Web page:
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Almost Paradise: A Family's Second Chance to Revel in the Splendors of Hawaii

August 20, 2000|SANDY BANKS

By the time you read this, I should be lounging on a beach in Maui, an ocean away from the insufferable heat, perpetually barking dogs, insufferable heat, hordes of visiting relatives, insufferable heat, busy schedules that have marked my summer thus far.

And did I mention the insufferable heat?

I'm not prepared yet to presume I'll be relaxing. Any vacation that involves one mom and three kids sharing a one-bedroom condo for a week, with no Nickelodeon or MTV, on a budget that precludes just about any activity other than lying on the beach, is full of possibilities for disaster.

But, hey, it's Hawaii. How bad can it be?


This won't be our first trip to Hawaii, though the last one was so long ago, none of my children can even recall it. My late husband and I visited Maui 10 years ago with two kids in tow--a 5-year-old and a 1-year-old--when I was six months pregnant with baby No. 3.

Don't ask me what we were thinking. It was a desperation trip, of sorts. We figured that we'd never again have the money or the energy to travel, that it would be fun to visit paradise with our two little kids.

We were right about the first, wrong about the second.

If it was fun for the kids, they don't remember. And while it may have been pleasant enough for my husband, since he managed to fit in early-morning runs on the beach, ocean swims, pina coladas on the veranda, all of that was off-limits for me. So I spent most days squatting on the floor in arts-and-crafts classes with my 5-year-old. It was called Kid's Club by the hotel, but my daughter was too shy to go alone. So we learned to make leis from plumeria blossoms, fashion wind chimes from puka shells, weave grass skirts and dance the hula . . . though in my case, it was more like a grass blanket. My girth made me so ungainly, the teacher mistook my swaying hips for the start of labor contractions, alarming my daughter so much that she left the class in tears.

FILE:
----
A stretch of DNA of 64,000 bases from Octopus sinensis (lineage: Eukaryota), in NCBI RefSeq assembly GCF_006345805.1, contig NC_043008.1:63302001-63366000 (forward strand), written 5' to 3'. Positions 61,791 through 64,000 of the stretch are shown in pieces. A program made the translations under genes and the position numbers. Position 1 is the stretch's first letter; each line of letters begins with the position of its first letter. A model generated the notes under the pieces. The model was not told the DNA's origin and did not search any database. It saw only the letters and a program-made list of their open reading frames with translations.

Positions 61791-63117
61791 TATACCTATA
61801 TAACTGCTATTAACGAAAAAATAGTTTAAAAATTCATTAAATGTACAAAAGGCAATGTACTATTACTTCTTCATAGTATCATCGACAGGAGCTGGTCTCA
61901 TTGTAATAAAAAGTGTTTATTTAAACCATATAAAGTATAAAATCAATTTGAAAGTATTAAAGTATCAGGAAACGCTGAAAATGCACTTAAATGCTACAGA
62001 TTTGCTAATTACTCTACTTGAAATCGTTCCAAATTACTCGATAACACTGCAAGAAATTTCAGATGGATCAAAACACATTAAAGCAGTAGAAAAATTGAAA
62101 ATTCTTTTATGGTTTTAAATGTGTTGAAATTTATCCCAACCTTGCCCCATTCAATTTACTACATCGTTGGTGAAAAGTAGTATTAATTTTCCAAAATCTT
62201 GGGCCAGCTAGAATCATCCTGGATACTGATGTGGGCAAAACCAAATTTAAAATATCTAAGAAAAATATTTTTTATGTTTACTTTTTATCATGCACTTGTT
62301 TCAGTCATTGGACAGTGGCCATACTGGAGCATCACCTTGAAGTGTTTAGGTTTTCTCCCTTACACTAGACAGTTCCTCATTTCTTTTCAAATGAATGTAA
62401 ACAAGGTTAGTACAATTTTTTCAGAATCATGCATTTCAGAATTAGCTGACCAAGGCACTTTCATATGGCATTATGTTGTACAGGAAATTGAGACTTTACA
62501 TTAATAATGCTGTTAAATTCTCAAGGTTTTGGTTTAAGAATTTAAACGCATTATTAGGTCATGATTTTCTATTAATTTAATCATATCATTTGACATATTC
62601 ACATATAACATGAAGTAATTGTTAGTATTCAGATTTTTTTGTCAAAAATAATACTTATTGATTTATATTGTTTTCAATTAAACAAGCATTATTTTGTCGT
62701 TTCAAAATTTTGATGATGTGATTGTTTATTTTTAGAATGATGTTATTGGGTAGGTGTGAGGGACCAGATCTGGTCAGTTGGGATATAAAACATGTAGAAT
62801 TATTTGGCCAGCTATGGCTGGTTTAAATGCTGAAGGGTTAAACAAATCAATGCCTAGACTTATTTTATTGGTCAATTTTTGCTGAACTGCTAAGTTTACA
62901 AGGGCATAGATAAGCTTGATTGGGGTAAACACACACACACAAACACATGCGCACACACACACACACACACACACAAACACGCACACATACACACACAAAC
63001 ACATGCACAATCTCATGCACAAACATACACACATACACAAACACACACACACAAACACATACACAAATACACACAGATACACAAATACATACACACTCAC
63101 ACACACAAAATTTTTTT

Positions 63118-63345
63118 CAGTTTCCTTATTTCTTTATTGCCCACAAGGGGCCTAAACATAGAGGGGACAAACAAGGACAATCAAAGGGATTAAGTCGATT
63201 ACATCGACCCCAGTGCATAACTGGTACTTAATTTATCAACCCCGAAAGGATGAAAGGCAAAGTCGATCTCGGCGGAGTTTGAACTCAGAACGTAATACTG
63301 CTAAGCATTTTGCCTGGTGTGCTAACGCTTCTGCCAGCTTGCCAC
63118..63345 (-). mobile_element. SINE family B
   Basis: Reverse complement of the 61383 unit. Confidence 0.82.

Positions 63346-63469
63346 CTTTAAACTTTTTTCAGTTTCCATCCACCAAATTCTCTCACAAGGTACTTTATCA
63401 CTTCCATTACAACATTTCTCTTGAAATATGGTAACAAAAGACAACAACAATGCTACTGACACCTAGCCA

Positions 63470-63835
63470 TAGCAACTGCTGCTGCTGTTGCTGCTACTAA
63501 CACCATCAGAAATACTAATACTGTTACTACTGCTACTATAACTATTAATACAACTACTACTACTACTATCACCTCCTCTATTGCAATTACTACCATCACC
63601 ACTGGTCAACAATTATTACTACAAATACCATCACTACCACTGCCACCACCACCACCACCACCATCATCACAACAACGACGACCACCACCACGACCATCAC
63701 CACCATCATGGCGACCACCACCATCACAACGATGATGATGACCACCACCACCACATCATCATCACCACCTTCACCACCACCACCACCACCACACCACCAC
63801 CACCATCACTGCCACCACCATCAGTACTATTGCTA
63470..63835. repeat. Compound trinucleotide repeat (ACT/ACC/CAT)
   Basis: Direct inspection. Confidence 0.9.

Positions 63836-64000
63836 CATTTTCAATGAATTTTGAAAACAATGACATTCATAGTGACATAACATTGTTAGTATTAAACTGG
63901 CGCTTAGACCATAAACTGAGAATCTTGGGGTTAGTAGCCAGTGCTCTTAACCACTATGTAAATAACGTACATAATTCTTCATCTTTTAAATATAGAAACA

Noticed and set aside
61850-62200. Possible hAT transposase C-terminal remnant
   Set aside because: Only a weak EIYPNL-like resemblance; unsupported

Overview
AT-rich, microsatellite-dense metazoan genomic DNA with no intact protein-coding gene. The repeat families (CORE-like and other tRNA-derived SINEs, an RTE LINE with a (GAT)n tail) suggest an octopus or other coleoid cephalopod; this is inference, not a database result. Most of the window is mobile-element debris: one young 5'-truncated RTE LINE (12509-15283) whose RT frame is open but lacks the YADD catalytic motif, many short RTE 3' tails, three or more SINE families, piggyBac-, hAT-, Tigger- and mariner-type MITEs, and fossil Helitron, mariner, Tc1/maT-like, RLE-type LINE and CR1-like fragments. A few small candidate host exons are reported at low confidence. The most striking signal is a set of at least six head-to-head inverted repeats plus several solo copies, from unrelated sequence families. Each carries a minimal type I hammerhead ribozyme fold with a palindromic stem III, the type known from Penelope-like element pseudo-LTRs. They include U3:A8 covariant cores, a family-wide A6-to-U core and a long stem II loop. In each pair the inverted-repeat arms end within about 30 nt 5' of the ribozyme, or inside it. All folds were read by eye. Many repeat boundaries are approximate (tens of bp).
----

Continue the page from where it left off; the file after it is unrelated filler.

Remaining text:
I did get to spend some time on the beach, most of it hunched over chasing my 1-year-old, who seemed determined to drown herself by dashing into ocean waves so rough that red warning flags lined the beach like sentries each day.

Because our hotel was overbooked, we'd been upgraded from a ground-floor room to a penthouse suite . . . good news if we'd been honeymooners, as everyone around us seemed to be. Relax, enjoy the balmy breeze, the gorgeous sunset, the ocean view. . . . Fat chance, when you're saddled with a toddler who must be kept on lock-down inside because her sole ambition is to squeeze through the balcony's iron railing and fling herself to the concrete patio seven floors below.

Despite our best intentions, we did few of the typical tourist things. We turned back along the road to Hana; an hour spent battling nausea on that winding road, with a baby screaming in the back seat, was all I could take of scenic beauty. We gave up snorkeling during our first lesson, when our 5-year-old actually spotted a fish underwater and was so frightened by the sight that she wouldn't go back in.

And as I sat on the beach watching my girls make sandcastles and my husband swim through the blue-green waves, I realized we could have saved a couple thousand dollars and 12 hours spent crowded into three seats on a packed airplane if we'd simply rented a place on the beach in San Diego.

Because from our vantage point on that vacation, Hawaii wasn't much different than Mission Bay.


This time I'm hoping our trip will be better . . . more exotic, less taxing, more fun.

In some ways, this is the same sort of desperation venture as last time around. My daughters have spent years listening wistfully to their friends recount their fun-filled Hawaiian vacations. And all they've had to offer up were tales from our annual treks to see the relatives back in Ohio.

"One year, we'll take a real vacation." I've been promising them that for years. But it wasn't until my daughter was hired for her first job this summer that I realized how quickly my girls are growing up; that it won't be long before this 15-year-old has no time for us, no longer thinks a trip with her mom and little sisters qualifies as vacation fun.

So when my income-tax refund arrived in the mail this summer, I allowed myself to fantasize about frittering it away . . . spending it on a week in Hawaii, instead of home repairs or tuition payments.

And the bank teller must have been reading my mind when I went to cash it. "So, what are you gonna do with this windfall?" he joked.

"Oh, I've got a lot of bills to pay," I said. "Or I could blow it on a trip to Hawaii."

His face softened and his eyes grew wistful. "I went to Hawaii once," he said. "Twenty years ago, when I was 12." He was silent for a moment, as he tallied my account.

"It was the most fun I ever had, the best week my family ever spent," he said, speaking so softly, I wasn't sure if he was talking to me anymore. "It was something I'll never forget."

I thanked him, tucked my money in my purse and headed home to call a travel agent.

The bills can wait. Hawaii, here we come. We're off to make some memories.


Sandy Banks' column is published on Sundays and Tuesdays. Her e-mail address is

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